You can’t go to New York City without seeing a play. Or at least I can’t. So my grandma and I made our way to 42nd Street to the Pearl Theater last week. The theater used to be on 2nd Avenue and 4th Street (really downtown). It is now on 11th Avenue, but it still retains its cozy, intimate feel with a small venue where there are no bad seats.
We paid $65 each to see YouNever Can Tell by George Bernard Shaw, a classic piece. And believe me, this show was worth every penny. If you don’t know the story-line, the general idea is that a family without a father goes to a seaside town in England to discover that their long-lost father lives there. It’s a light comedy that supposedly was Shaw’s satire on Oscar Wilde’s The Importance of Being Earnest. It is happy and fun, and everyone left the theater with full smiles.
The sets were quite pretty, with a lovely seascape in the background and adorable wicker furniture on stage. And the costumes were fun, with the men in suits or tuxes and the women in lovely day dresses or gowns, depending on the occasion (the entire play takes place in single day). But a play with a great backdrop and nice costumes means nothing without the actors.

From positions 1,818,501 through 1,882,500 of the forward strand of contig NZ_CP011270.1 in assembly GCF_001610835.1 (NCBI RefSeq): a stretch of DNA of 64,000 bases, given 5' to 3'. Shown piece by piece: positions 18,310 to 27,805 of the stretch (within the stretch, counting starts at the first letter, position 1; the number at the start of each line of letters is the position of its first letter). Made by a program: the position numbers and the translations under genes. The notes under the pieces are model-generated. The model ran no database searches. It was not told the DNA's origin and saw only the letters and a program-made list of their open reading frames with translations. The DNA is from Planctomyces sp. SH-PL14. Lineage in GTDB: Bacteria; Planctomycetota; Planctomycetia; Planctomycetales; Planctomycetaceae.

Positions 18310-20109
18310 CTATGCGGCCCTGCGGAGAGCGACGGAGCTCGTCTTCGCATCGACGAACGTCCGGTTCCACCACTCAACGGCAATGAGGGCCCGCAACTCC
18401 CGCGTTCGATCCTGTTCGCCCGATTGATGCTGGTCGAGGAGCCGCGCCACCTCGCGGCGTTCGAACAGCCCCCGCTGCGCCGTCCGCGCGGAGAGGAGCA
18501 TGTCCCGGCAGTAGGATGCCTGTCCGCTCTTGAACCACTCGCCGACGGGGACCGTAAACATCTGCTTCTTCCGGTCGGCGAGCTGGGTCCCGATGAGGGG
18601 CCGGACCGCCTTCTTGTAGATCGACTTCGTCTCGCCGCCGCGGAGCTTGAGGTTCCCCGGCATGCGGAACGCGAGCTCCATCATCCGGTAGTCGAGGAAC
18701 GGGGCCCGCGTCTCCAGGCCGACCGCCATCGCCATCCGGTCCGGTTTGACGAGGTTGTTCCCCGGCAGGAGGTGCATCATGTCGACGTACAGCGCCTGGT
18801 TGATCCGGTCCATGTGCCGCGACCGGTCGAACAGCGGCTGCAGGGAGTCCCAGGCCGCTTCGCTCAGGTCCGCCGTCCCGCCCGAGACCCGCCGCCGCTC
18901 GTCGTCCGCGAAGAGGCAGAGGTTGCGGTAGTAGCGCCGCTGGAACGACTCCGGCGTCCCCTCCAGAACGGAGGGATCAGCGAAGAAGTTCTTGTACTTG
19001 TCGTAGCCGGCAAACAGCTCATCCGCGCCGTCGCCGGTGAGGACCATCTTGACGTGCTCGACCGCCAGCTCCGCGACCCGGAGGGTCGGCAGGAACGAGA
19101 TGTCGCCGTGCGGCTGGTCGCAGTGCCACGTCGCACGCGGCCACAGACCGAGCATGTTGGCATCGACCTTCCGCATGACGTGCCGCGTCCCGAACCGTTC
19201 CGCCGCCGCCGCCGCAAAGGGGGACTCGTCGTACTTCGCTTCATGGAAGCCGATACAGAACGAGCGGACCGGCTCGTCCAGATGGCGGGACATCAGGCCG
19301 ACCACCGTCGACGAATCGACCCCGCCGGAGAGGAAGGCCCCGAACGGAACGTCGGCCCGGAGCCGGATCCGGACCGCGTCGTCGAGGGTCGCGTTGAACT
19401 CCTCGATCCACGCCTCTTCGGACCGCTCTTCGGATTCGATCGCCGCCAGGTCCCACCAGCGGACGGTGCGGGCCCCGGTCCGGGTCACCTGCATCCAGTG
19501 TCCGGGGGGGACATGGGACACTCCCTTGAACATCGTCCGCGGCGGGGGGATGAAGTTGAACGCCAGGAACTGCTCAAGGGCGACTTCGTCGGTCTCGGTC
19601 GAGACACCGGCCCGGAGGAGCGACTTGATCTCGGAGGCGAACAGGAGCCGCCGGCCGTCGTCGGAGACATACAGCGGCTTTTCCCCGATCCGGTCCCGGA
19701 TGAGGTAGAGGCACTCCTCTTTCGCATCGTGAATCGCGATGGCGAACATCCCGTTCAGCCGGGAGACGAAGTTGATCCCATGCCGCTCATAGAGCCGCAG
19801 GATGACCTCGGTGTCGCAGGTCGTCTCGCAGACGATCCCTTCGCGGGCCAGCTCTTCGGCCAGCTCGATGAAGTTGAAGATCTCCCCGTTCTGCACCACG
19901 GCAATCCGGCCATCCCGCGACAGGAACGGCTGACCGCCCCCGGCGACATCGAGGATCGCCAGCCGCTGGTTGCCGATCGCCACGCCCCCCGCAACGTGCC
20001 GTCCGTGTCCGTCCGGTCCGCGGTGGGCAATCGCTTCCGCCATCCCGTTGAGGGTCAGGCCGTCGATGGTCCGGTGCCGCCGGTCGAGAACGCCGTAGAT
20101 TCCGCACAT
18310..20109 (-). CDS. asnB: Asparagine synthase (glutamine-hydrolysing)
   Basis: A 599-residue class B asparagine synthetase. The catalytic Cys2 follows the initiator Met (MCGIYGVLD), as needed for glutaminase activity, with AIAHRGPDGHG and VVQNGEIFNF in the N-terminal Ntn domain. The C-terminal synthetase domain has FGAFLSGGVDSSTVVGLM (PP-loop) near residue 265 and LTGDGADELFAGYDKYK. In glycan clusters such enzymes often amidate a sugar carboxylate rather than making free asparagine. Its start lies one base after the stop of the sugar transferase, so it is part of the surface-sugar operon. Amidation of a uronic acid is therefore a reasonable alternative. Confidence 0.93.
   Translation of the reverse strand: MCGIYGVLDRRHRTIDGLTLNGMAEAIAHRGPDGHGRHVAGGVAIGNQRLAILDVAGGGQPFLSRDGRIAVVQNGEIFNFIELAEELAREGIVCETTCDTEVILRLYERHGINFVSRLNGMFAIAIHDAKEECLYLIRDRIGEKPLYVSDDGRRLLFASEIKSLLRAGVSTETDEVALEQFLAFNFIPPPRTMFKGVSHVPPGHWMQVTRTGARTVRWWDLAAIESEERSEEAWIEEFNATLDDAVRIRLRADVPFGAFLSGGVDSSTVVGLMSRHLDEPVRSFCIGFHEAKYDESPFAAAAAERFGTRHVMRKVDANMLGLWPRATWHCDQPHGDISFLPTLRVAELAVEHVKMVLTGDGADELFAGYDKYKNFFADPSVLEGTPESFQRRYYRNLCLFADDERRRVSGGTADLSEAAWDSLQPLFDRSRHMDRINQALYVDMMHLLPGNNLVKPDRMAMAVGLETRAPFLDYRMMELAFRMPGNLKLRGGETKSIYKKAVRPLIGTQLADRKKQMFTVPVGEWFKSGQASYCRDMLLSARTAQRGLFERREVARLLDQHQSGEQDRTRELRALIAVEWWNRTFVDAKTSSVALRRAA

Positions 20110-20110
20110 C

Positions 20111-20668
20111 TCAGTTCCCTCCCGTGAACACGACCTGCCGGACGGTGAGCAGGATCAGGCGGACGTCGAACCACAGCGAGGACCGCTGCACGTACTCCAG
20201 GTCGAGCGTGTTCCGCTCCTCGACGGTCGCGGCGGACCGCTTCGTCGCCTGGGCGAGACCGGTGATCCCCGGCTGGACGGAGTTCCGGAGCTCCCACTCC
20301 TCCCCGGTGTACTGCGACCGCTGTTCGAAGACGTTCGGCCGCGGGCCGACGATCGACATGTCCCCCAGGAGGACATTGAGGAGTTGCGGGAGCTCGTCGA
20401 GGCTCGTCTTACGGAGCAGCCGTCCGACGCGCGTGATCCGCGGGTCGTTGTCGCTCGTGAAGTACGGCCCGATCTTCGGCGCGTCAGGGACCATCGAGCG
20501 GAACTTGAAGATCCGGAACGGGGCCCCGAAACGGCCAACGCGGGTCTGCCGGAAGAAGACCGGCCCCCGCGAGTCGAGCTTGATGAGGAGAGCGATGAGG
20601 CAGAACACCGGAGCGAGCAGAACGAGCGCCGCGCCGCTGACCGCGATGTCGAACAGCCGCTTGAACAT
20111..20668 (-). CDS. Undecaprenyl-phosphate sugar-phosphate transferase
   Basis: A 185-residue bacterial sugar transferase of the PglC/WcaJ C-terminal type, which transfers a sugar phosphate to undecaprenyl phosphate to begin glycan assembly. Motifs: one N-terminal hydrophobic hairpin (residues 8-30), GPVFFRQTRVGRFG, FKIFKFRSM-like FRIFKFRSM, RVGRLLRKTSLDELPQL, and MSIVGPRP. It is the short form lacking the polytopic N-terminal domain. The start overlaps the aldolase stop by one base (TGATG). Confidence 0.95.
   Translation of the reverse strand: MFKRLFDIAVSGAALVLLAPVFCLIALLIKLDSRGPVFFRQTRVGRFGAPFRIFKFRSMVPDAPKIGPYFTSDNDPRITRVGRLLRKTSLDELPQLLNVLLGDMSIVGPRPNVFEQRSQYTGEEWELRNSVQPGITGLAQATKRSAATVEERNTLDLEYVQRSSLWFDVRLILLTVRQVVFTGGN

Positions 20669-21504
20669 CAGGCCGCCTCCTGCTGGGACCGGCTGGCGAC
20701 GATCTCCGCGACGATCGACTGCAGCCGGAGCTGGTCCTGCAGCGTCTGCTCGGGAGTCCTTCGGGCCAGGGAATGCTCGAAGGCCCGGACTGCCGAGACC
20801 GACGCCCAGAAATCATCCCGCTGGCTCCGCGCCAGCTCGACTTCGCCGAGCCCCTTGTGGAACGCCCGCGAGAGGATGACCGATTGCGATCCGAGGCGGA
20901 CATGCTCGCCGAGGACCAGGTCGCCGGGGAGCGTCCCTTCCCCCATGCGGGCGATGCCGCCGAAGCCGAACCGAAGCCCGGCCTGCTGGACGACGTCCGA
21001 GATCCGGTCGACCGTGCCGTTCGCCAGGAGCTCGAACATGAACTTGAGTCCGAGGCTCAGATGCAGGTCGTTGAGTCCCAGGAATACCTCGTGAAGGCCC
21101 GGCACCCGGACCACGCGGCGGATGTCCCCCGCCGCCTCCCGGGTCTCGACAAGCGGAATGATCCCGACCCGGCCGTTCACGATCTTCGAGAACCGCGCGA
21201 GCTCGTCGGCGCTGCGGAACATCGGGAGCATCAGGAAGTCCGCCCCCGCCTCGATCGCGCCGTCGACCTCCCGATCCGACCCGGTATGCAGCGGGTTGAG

And the cast was incredible. Many of the actors had been working at the theater for at least a decade, and even the newer stars were spectacular. Emma Wisniewski and Ben Charles were the two young actors playing the infectiously funny twins of Dolly and Phillip Clandon. The characters’ candor and wit was for me the most enjoyable part of the play; their matching outfits and cute grins only added to my mirth. Their older sister Gloria Clandon was played by the beautiful Amelia Pedlow, who reminded me of a (very) young Elizabeth Taylor. Robin Leslie Brown was their mother, Margaret Clandon; a Pearl founder, her acting experience was quite obvious. Sean McNall played the lovable silly character of Mr. Valentine, the dentist (or “ivory snatcher” or “gum architect” as Phillip liked to refer to him). Even the waiter Walter Boon, played by Dan Daily, was likable, and the children (Dolly and Phillip are teenagers) treat him like a father-figure. Boon’s son, the matter-of-fact lawyer Walter Bohun (Zachary Spicer), only appears in the play for the last scene, but his good looks (similar to those of Cary Elwes in The Princess Bride) and witty charm had me on his side immediately. The facial expressions of all of these actors, and the way they delivered their lines, were right on the money. Such timing! I couldn’t help but laugh out loud throughout the entire performance.
I recommend this play, I recommend this theater. Five stars!